Drawing is about having a few things working in unison: Confidence, hand-eye coordination, muscle memory. Except for the confidence, which is a state of mind that you can change, hand-eye coordination and muscle memory come from drawing a lot. It doesn’t matter how good the drawing is, as long as you do it.

      Think of it this way, the goal of drawing is not a great drawing. That will happen eventually. The goal is reaching “flow state” otherwise known as “being in the zone.” Have you ever been into something so deeply that when you look up from it, you notice hours had past but it only felt like a few minutes? And yet, you feel really good afterward?

      You get there from being challenged just enough so that what you’re doing is not easy, but it’s not so hard that it’s frustrating and you give up.

      What you need is to find an “easy win.” A drawing exercise that you can do that is challenging but not difficult. Try out the exercises on the site and see if they are too easy or too hard. Start at the beginning. Remember it’s about hitting flow state, not about being Michelangelo. When you change the goal from “great drawing” to “reaching flow state,” the act of drawing itself becomes the goal, not perfection.

      • Hi, Luis. It’s me, Hikaru again. The last thing I want you to think is that I want to learn is for the wrong reasons, but I have very terrible hand-eye co-ordination, and I’m having problems even with trying to draw straight lines and C-curves. I’m not giving up, but at my age, and with the goal I have in mind (character design), I wonder if you’d be OK to get back to me with some intense proven mechanical skill drills. With your King-Fu approach, you definitely understand my failings, I just wonder if you have any specific exercizes to send someone like me, someone with all the ideas in the world, but no skill for drawing…. Basic shape drills for body parts, basic shape drills for recognizing angles, basic drills for a character designer with no skill. My e-mail is kitsunestar@gmail.com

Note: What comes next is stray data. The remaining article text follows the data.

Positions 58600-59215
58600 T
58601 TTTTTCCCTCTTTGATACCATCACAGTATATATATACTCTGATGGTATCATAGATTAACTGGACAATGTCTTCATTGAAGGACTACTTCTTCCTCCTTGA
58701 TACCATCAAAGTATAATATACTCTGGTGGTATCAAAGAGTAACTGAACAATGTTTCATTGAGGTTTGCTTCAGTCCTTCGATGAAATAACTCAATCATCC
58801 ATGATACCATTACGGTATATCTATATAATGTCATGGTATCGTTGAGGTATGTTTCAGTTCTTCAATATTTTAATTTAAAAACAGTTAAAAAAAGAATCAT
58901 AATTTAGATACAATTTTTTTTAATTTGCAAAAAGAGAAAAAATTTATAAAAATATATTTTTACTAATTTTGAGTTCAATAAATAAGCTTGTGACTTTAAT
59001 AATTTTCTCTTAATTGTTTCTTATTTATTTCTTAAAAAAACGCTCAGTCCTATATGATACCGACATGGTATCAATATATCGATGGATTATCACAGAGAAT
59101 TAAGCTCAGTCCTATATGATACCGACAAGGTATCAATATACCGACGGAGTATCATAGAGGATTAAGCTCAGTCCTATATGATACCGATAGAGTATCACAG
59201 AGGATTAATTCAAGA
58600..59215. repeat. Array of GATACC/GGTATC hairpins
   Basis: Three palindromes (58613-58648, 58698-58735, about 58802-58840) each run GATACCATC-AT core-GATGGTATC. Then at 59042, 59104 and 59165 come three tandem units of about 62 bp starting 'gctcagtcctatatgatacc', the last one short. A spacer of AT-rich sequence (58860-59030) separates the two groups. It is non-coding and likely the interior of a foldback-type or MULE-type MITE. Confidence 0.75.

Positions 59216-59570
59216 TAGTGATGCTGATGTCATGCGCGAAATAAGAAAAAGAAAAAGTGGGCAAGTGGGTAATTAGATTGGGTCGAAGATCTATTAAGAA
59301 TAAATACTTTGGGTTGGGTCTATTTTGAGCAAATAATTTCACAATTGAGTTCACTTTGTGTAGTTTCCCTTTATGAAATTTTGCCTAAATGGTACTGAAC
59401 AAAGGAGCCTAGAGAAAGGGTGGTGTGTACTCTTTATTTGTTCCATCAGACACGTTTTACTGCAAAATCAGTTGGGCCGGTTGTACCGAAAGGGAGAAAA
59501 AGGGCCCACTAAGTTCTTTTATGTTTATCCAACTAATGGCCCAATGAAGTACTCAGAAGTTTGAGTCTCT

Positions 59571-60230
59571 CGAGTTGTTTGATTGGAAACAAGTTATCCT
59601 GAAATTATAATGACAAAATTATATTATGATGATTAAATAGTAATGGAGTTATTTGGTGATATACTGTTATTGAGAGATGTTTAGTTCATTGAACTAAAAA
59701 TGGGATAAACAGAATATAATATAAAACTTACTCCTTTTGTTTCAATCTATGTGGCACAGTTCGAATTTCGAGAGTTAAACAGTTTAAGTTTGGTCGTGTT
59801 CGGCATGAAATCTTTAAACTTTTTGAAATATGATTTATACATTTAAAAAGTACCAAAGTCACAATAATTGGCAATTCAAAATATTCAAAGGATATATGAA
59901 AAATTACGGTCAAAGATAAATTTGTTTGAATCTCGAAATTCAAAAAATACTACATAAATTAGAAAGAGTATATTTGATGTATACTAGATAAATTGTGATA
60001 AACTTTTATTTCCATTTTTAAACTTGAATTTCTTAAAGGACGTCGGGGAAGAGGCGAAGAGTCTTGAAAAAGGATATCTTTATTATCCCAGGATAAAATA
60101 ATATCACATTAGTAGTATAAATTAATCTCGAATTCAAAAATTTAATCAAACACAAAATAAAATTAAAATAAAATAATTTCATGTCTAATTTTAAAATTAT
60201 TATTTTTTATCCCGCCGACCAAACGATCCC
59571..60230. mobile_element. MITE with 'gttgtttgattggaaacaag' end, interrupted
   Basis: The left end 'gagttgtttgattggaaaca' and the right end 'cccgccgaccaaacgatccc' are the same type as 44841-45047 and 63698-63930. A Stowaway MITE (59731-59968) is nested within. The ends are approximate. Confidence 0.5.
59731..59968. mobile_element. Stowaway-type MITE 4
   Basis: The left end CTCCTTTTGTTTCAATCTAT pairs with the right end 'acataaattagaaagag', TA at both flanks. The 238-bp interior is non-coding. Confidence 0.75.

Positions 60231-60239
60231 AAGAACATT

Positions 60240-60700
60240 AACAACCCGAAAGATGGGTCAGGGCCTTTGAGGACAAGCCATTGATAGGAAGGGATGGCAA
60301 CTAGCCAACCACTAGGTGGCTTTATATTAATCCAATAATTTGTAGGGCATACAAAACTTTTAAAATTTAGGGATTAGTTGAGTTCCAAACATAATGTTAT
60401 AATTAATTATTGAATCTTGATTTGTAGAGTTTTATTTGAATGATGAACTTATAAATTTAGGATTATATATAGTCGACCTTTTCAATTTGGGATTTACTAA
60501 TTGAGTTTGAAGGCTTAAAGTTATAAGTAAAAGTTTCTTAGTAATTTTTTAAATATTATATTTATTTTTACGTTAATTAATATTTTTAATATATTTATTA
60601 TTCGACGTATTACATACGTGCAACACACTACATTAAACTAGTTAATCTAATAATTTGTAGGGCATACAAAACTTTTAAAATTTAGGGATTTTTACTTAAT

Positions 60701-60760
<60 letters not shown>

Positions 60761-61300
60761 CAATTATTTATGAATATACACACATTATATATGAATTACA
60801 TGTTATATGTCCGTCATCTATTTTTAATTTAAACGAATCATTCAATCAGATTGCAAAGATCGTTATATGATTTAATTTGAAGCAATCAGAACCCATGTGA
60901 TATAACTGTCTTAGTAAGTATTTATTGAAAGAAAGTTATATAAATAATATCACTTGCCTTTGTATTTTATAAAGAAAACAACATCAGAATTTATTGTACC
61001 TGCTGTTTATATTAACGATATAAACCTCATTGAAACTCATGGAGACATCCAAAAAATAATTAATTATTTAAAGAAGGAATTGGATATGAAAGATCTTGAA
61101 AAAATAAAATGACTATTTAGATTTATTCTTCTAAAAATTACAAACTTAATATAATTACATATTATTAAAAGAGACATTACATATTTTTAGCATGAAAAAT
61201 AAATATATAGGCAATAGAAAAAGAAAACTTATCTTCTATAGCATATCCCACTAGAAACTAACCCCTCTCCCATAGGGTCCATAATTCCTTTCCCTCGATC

As long as you’re OK with helping a furry…

  10. Demi says:

    Are you still up for “Working over your drawings”? Or did they cost?

    • Luis Escobar says:

      Thanks for asking. No, it didn’t cost anything but it WAS part of a contest. And only the contest winners got critiques. I may do it again, but it was an awful lot of work so I might not do it anytime soon.

      • Demi says:

        Oh. Okay thanks for clearing it up for me. XD

        btw I tried downloading your free pdf, and it’s saying its corrupted; let me try to download it again…

  11. saratj says:

    Don’t stoppp!!! T.T this is helping me so much! Considering I can’t leave the house much, this site is like a ray of light in my darkest hour….*dramatic music*

  12. mandy says:

    Nice I love art

  13. mandy says:

    I LOVE ART

  14. Any update of when the other levels are going to be posted?? I honestly don’t want to start until they are. I feel that if i start and reach a point where I’m ready to move to the next level I would feel stuck. I’ve looked over your entire website and really like the layout and your style.

    • Luis Escobar says:

      Hi AnThony,
      Okay so I get asked this a lot, and perhaps it would be a good idea for me to post links to the latest updates on the progress of the next levels.

      I tend to let the newsletter subscribers know all this. I highly recommend subscribing because I send out a lot of good drawing info this way. That said, here’s a link to the two newsletter updates related to your question: